TAMPA — Forty-three flights out of Tampa International Airport were canceled Thursday morning to and from the snow-pummeled mid-Atlantic by around 6:30 a.m.
Twenty-three were arrivals and 20 were departures. That's about half the number halted on Wednesday, when 77 cancellations turned the usually bustling airport into a ghost town.
Airport spokeswoman Kelly Figley said it was the same scene on Thursday.
It's not clear when the airport will get back to normal, with most airlines reporting that they'll try to fill empty seats on existing flights to accommodate stranded passengers. It's all up to Mother Nature.
National Weather Service meteorologist Eric Oglesby said it seems most of the snow in the affected areas — in and around Washington D.C. — has moved off the coast.
"When you're talking about the airports, now it's a matter of snow removal," Oglesby said.
Another storm system is expected to move across the eastern United States on Friday, but it'll be south of D.C., bringing chances of rain to the bay area and snow to parts of Georgia, Alabama and possibly North Florida, Oglesby said.
That's good news for Northerners who need "a chance to dig out," Oglesby said.
Still, at least one stranded business passenger was able to get home on Thursday. Peter van Aartrijk, profiled in the St. Petersburg Times on Tuesday from his makeshift desk at the Tampa International Airport, finally flew home at 7:20 a.m.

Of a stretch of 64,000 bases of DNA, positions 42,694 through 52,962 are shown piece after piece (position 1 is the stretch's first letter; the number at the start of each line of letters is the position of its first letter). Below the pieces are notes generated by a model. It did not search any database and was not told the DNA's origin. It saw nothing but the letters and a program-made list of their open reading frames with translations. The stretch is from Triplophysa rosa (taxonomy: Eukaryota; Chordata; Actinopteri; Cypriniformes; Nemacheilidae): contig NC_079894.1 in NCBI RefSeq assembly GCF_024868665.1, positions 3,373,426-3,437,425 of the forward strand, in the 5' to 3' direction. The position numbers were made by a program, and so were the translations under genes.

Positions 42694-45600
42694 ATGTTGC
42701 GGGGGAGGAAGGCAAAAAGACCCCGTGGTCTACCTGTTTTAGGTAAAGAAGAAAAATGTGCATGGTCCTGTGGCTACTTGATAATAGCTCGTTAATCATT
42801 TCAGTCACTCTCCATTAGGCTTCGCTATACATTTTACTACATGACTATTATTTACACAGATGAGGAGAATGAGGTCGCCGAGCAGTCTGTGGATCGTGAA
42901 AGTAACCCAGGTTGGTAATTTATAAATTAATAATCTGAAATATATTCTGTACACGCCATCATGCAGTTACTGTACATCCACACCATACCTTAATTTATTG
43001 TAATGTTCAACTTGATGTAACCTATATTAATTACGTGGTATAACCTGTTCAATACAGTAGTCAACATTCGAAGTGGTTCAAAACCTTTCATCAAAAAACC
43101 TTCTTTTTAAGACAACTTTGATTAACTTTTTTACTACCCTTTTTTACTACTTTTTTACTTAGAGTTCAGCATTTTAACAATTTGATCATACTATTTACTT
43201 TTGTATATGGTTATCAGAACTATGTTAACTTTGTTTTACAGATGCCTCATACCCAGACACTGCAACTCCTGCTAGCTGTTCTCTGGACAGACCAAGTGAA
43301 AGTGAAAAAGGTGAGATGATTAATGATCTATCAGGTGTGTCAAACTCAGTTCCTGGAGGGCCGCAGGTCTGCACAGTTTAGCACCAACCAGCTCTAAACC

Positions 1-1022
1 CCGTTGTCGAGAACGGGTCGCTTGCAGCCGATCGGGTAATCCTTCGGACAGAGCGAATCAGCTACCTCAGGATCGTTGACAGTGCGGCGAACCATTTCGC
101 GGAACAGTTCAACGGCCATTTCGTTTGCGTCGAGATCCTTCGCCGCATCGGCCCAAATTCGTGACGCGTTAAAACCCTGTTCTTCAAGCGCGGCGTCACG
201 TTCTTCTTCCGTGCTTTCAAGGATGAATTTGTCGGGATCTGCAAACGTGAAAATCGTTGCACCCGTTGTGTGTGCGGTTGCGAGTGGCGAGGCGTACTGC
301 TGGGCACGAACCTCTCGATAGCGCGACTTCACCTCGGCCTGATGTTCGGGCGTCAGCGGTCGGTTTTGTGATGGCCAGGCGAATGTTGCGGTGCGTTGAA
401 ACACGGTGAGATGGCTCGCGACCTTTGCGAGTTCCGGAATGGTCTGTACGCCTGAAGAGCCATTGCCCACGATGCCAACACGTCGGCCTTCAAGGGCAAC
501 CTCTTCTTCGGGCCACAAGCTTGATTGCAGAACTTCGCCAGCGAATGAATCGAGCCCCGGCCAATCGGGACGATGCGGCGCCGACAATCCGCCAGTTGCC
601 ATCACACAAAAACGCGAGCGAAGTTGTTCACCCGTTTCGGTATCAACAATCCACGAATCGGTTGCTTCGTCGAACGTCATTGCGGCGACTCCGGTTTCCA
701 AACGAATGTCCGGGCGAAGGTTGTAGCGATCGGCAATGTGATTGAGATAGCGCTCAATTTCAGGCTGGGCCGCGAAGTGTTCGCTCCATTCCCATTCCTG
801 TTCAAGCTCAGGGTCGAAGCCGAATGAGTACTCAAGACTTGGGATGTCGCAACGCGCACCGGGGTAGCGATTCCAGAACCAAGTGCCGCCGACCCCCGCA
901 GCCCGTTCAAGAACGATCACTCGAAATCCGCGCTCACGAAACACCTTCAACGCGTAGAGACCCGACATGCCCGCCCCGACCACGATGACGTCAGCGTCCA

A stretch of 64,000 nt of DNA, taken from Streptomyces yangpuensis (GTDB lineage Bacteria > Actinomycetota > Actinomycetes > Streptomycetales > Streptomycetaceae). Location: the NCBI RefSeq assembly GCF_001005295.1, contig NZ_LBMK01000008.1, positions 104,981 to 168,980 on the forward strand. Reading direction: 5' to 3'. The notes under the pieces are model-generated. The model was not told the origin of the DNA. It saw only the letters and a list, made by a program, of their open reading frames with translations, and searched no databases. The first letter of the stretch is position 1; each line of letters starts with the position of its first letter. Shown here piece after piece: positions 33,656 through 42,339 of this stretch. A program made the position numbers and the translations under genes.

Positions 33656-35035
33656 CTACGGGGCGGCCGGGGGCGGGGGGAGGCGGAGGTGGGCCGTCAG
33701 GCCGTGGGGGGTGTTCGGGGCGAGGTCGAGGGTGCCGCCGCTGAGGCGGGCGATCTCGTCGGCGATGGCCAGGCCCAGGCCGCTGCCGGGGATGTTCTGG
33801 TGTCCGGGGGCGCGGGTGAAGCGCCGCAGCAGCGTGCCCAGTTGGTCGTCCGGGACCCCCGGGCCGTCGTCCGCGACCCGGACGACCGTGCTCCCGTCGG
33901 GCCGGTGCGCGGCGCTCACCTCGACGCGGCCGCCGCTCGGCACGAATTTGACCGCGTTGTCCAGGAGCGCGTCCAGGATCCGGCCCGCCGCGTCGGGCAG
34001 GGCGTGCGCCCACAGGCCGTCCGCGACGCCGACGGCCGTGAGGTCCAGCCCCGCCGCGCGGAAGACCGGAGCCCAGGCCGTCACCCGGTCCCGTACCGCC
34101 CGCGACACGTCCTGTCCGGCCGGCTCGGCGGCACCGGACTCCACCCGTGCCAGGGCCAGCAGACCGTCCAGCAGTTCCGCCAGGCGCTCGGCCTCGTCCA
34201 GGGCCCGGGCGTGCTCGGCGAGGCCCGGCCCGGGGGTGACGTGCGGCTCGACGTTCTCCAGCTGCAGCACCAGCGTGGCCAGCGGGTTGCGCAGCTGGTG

Aartrijk was supposed to leave Tampa on Sunday. He was booked onto a half-dozen flights that were canceled.
"I took a picture of me getting on the plane because I couldn't believe it," Aartrijk said. "I've taken probably 1,000 plane rides in my life, but this one seemed a little different. This one almost seemed like my first flight."
He touched down at Washington-Dulles International Airport at about 9:30 a.m., gathered his things and headed out to the parking garage, where his green Chevy Tahoe had been waiting since last Wednesday.
There was just one problem. His car wouldn't start.
"If it was going to happen, this is the perfect time for my car not to start. It completes the whole thing. It completes the whole saga," Aartrijk said with a laugh. "Life is good."
Follow This Just In on Twitter.